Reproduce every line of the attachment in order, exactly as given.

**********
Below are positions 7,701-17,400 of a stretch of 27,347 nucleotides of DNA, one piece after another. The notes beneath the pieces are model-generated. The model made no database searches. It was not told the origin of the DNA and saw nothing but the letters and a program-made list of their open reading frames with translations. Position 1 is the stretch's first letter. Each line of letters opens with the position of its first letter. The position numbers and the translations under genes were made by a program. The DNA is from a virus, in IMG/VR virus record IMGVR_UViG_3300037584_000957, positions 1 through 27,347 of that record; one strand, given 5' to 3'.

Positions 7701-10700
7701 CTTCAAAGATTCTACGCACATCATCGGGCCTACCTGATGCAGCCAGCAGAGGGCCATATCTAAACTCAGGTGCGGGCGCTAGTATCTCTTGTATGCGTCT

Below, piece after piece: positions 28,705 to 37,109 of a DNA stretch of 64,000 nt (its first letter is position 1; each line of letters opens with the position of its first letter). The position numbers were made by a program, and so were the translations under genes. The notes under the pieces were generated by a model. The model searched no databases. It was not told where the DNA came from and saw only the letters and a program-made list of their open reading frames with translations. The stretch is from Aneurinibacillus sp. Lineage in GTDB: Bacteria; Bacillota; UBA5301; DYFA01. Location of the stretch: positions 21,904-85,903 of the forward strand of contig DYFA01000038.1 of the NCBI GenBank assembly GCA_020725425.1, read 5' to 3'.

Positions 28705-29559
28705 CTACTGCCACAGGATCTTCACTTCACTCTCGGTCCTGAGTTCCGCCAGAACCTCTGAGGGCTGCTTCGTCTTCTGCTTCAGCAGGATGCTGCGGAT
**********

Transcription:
Below are positions 7,701-17,400 of a stretch of 27,347 nucleotides of DNA, one piece after another. The notes beneath the pieces are model-generated. The model made no database searches. It was not told the origin of the DNA and saw nothing but the letters and a program-made list of their open reading frames with translations. Position 1 is the stretch's first letter. Each line of letters opens with the position of its first letter. The position numbers and the translations under genes were made by a program. The DNA is from a virus, in IMG/VR virus record IMGVR_UViG_3300037584_000957, positions 1 through 27,347 of that record; one strand, given 5' to 3'.

Positions 7701-10700
7701 CTTCAAAGATTCTACGCACATCATCGGGCCTACCTGATGCAGCCAGCAGAGGGCCATATCTAAACTCAGGTGCGGGCGCTAGTATCTCTTGTATGCGTCT

Below, piece after piece: positions 28,705 to 37,109 of a DNA stretch of 64,000 nt (its first letter is position 1; each line of letters opens with the position of its first letter). The position numbers were made by a program, and so were the translations under genes. The notes under the pieces were generated by a model. The model searched no databases. It was not told where the DNA came from and saw only the letters and a program-made list of their open reading frames with translations. The stretch is from Aneurinibacillus sp. Lineage in GTDB: Bacteria; Bacillota; UBA5301; DYFA01. Location of the stretch: positions 21,904-85,903 of the forward strand of contig DYFA01000038.1 of the NCBI GenBank assembly GCA_020725425.1, read 5' to 3'.

Positions 28705-29559
28705 CTACTGCCACAGGATCTTCACTTCACTCTCGGTCCTGAGTTCCGCCAGAACCTCTGAGGGCTGCTTCGTCTTCTGCTTCAGCAGGATGCTGCGGAT